S p a c e .

Geographical space. Working space. Living space. Leisure space. Sacred space. We don't often consider these spaces as rights or privileges -- they simply exist, and we exist in them. In the Great Migrations of the twentieth century, millions of African Americans left the South and came North. They left behind the only space many of them had ever known for the frozen, foreign cities of the North known collectively by many of them as the "Promised Land." Having left the familiar behind in favor of better jobs, better education for their children, and an escape from the ever-present oppression and threat of violence, African Americans who made it north to cities like Chicago took on the formidable task of re-establishing a network of social, cultural and familial spaces. Due to the migrants' restricted financial means and the often spontaneous nature of their departure, migrants lacked the option to simply construct the necessary structures required by the great housing, educational and entertainment needs that faced them upon their arrival. Most, if not all, of the hundreds of thousands of African Americans who came to Chicago from the South (often in short bursts like the ones following the two World Wars) had to move into previously existing spaces. Within a single year, communities in the South Chicago that were 95% white could become 98% black. Storefront churches supporting African American congregations sprang up all over South Chicago. African American-run businesses like barber shops, jazz and blues clubs, dance halls, restaurants, etc., also more often than not moved into previously existing spaces.

Designing this project, we have focused on a number of different areas of life essential to the African American experience at both ends of their migration -- Family, Food, Religion and Music. "Space" affected each of these areas as African Americans adjusted their beliefs and dreams to the physical circumstances they confronted, first in the Mississippi Delta and then in Chicago's South Side.

Due to the violently racist conditions of the South prior to the 1960s, African Americans sought out and used space as sanctuaries -- places to safely practice and pursue personal freedom and communal autonomy. The limitations that African Americans suffered under in the South led them to treat any achieved space, even temporary space, as sacred. Whether a physical enclosure or a transitory moment in time, the nature and significance of these spaces reveal the conditions under which African Americans lived in the South. When African Americans moved North, conditions were certainly less oppressive, but "space" did not lose any of its value. In the North, due to the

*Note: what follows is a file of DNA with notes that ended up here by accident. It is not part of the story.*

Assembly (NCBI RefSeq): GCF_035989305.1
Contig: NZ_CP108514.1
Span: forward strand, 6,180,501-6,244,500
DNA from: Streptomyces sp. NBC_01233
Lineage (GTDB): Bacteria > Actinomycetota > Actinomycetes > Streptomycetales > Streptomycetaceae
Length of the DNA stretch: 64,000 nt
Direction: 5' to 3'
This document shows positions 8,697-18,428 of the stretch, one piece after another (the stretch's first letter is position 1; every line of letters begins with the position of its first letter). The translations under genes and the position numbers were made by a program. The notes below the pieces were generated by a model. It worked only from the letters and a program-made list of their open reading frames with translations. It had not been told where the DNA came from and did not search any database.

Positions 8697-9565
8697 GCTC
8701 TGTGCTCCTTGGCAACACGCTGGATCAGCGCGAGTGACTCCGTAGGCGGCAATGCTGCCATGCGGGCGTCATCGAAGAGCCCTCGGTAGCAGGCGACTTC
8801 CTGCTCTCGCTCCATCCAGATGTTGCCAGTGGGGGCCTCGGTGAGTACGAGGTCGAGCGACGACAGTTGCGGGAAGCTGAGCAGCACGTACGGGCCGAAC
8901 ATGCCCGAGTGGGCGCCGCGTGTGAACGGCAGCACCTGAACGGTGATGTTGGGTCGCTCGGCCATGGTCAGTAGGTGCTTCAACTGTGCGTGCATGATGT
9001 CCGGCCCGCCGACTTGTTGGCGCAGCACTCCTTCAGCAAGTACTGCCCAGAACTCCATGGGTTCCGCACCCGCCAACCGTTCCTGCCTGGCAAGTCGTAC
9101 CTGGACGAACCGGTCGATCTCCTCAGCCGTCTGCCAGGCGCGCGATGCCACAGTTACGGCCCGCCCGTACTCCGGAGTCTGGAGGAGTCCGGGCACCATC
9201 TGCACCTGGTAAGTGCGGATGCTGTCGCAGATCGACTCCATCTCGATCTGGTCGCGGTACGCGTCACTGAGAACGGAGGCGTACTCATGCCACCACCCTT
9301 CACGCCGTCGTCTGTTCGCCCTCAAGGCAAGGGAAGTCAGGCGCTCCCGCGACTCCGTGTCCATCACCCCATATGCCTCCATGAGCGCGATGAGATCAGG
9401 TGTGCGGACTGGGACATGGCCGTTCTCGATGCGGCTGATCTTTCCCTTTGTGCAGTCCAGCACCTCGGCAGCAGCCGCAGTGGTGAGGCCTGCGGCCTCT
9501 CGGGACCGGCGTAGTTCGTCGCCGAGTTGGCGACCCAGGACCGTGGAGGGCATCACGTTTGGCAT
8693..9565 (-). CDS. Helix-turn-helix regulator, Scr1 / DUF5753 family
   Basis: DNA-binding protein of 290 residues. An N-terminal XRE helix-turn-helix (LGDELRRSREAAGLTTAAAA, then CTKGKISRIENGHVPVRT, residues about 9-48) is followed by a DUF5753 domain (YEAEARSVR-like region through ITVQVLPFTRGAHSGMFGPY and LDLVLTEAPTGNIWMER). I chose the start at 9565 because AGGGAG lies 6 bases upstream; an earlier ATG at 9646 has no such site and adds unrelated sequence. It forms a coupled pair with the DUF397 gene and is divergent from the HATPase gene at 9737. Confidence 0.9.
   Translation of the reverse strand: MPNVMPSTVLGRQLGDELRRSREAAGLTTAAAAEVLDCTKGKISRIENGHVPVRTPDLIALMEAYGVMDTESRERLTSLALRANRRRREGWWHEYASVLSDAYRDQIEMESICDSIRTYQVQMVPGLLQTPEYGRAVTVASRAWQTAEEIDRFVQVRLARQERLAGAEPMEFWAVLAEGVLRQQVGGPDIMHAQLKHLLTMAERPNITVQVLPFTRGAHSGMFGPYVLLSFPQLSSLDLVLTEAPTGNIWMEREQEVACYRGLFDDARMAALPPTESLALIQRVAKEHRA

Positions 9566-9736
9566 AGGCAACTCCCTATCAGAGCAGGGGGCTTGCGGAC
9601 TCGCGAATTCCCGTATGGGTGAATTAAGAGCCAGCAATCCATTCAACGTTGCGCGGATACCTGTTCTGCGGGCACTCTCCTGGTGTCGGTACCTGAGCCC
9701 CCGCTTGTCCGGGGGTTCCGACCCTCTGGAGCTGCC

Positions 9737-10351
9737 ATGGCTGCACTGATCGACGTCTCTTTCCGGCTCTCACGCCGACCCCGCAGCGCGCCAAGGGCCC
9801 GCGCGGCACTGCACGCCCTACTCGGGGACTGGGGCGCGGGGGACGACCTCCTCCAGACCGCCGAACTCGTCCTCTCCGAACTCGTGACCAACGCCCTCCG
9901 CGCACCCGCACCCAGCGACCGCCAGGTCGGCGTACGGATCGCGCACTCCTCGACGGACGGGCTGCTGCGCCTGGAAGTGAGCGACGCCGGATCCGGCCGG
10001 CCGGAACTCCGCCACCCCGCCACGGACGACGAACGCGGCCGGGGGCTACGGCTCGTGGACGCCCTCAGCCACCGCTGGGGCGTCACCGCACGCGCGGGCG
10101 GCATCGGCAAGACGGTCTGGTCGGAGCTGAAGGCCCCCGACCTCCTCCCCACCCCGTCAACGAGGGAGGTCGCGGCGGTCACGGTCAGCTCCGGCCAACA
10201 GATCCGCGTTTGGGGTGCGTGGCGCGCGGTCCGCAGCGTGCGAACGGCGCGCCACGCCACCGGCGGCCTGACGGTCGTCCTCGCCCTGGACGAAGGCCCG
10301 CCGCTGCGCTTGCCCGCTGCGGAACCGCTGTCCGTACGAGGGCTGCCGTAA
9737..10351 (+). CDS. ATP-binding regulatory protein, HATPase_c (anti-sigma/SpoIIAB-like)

The S o u t h, particularly the Mississippi Delta and surrounding areas, have enormous quantities of physical space -- vast tracts of land unbroken by topography for the cultivation of various commercial crops stretch as far as the eye can see in every direction.

photo of delta horizon

photo of delta field

It is easy to be overwhelmed by the space of the Delta. But such space has little meaning without the right to inhabit it, without the right to use it freely -- African Americans living in the South during the first half of the century found their space severely restricted. It was a rare and precious resource. In most cases, the land on which African Americans worked was not their own. A sharecropper used land that was a part of a much larger plantation and he oftetn had an arrangement with the plantation's owner which limited the crops he planted, etc.. As a worker, the land belonged outright to the plantation owner and not to the African American laborer. Physical structures that African Americans claimed as their own were often, like the working spaces, owned by whites -- their homes, entertainment and their leisure spaces, or any businesses they might operate. Consequently, religion took on a prominent role in the lives of African Americans living in the South -- churches were some of the only buildings not leased from whites. Even juke joints, famed in the South as African Americans' secular option to religion, when not being used for entertainment purposes, were often white-owned grocery stores and plantation commissaries or barrel houses. Some African Americans created African American communities to combat white ontrol of space. The constant threat of violence, however, and the lack of political power diminished thier available "space" from an apparently ample physical entity to a temporal, often precarious state of mind.

C h i c a g o was often called "The Promised Land" by migrants from the South. From the moment that northern cities became a viable option for migration, African Americans projected a feeling of sanctuary onto these cities. Chicago took on legendary status for black Mississippians trapped by the conditions in the South. Reports of jobs, education, and freedom swept the Mississippi Delta as issues of The Defender exchanged hands. By word-of-mouth and letters sent home by those who had already gone North, Chicago symbolized the hopes and possibilities that took on elements of religious foment in the African American community. Hopes that had gone unfulfilled following the Civil War and the collapse of institutionalized slavery. Chicago promised to fulfill the desire for space, and for those individual and communal spaces that were requisite for full citizenship.

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